At first, I skied with a gentleness of mind, noting the details of our passage, such as the last aspen leaves. Freeze-dried a hundred times during the winter, these had at last relinquished their grip on their branches. Each curled, crispy, weightless leaf was nearly black with age, so it absorbed the sun's heat better than the white snow, and had melted its way down through a little cylindrical shaft until it was in shade. I had fancied that these tiny rifts cutting through the strata of several snows were precursors of the larger canyon that was our destination. But after four hours of cross-country skiing, I didn't care about things like that anymore.
We were on the Kaibab Plateau of northern Arizona in mid-February, skiing the 42 miles south from Jacob Lake to the North Rim of the Grand Canyon. If we made it, we would then tie our skis to our packs and hike down to the Colorado River, cross it and climb up to the opposite rim.
All but one of our party could say that this hadn't exactly been our idea. That person was Bruce Babbitt, the governor of Arizona. He had his reasons, but some of them would take days to become clear. A slender man with a slouch that suggests a history of scholarly pursuits, Babbitt had shown the plateau to us from the air the day before as we flew from Phoenix to Kanab, Utah, just north of the Arizona border. Below, surrounded by desert on three sides, lay a wooded, elongated dome.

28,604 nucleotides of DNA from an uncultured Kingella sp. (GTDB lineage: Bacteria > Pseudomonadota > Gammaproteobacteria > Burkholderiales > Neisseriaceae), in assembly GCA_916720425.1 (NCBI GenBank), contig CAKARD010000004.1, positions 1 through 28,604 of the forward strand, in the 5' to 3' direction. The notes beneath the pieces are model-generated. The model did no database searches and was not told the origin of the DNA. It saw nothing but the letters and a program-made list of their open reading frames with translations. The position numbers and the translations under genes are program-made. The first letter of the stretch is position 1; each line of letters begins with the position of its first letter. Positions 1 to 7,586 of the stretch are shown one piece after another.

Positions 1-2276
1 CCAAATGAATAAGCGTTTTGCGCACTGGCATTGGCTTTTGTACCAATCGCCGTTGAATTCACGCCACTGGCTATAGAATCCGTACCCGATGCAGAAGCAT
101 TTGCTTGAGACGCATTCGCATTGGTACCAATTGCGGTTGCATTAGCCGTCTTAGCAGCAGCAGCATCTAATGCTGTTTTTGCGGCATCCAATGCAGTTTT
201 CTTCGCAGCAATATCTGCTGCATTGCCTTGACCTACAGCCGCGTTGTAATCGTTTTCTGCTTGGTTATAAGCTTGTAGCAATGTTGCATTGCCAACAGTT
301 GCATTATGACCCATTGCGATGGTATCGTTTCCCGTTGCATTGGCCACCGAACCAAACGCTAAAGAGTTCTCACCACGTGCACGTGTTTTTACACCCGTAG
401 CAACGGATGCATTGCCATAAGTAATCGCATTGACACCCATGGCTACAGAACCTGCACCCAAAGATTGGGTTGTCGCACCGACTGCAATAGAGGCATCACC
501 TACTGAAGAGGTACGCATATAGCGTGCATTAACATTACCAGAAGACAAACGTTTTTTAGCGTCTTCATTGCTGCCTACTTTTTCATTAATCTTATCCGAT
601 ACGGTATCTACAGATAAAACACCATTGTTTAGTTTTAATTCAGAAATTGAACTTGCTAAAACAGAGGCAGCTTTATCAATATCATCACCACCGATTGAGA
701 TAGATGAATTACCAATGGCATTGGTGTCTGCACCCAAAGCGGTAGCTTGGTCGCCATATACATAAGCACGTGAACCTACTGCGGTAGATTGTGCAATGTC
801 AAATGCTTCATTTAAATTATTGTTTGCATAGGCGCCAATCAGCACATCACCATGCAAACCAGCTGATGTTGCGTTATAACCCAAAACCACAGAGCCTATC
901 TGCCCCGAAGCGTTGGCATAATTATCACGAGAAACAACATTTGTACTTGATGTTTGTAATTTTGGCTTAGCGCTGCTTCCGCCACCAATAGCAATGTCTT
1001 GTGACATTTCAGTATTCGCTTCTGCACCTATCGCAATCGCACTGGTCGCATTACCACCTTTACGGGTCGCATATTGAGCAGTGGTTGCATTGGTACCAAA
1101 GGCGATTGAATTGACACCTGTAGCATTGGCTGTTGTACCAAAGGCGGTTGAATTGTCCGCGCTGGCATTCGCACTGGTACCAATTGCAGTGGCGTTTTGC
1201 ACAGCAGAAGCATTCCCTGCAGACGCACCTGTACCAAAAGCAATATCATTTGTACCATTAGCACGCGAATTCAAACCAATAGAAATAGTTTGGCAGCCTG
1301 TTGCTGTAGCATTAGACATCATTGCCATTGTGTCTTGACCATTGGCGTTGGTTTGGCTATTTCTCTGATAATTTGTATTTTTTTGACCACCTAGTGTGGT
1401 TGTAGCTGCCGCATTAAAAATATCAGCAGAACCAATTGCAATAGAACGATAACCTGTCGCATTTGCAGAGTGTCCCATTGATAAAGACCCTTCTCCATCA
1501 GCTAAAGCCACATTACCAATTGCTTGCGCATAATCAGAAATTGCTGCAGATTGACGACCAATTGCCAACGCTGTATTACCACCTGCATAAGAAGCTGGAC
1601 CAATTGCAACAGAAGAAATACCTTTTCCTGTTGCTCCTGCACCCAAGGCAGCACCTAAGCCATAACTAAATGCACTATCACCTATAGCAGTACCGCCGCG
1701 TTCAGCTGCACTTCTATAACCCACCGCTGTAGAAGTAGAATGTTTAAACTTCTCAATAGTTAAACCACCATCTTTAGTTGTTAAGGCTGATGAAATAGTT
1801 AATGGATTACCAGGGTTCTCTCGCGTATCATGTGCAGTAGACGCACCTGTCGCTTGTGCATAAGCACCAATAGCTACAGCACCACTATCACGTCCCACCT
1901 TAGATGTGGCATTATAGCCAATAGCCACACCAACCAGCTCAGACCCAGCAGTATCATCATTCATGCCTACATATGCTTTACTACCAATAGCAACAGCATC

"Kaibab is a monocline," Babbitt said, using the geologic term for this 8,500-foot-high, 100-mile-long bread loaf of layered stone that the Colorado River chops right through to form the heart of the Grand Canyon.
April 8, 1985
From the air, it appeared inexplicable that this should have happened. The Colorado comes rolling along from the northeast, sees the Kaibab Plateau in its way, meanders south for a few miles, gathering its nerve through Marble Canyon, and then abruptly swerves west and leaps at the great hump of stone that appears perfectly able to fend it off and stay dry and whole. But apparently defying the law of gravity, the river chews right through. Explain that.
Babbitt has large, soft, pale blue eyes that don't miss a thing, and a vibrantly professorial style. His interest in the canyon's genesis is not idle curiosity. He majored in geology at Notre Dame, has a master's degree in geophysics from the University of Newcastle upon Tyne and assisted in the work confirming the tectonic plate theory of continental movement. "There are different theories about how the canyon was formed," he said. "Earlier geologists postulated that the river came before the mountain. Then, as the plateau was uplifted, the river cut down through it. That's the log-rising-through-a-saw theory. Recent radioactive dating studies cast doubt on it...."
He glanced out the window. Below, bisecting the Kaibab forest, were miles of narrow, white, treeless areas. "On the top of the mountain is a shallow rift, and that holds some of the most beautiful Alpine meadows you can imagine," said Babbitt. "The road from Jacob Lake to the North Rim is only open in summer. But the Forest Service has plans to straighten and upgrade it, and keep it plowed in winter."
Environmentalists, led by the Audubon Society, have opposed this, claiming the area is too delicate to withstand such a project. Babbitt wanted to negotiate that section of the plateau, to gauge its potential as a Nordic ski attraction. He has a record of environmental sensitivity. A prime achievement of his administration has been passage of the most comprehensive groundwater management code in the U.S.
We had no clue then, amid all these concerns of science and economics and politics, that he also wanted to ski and hike himself into a stupor.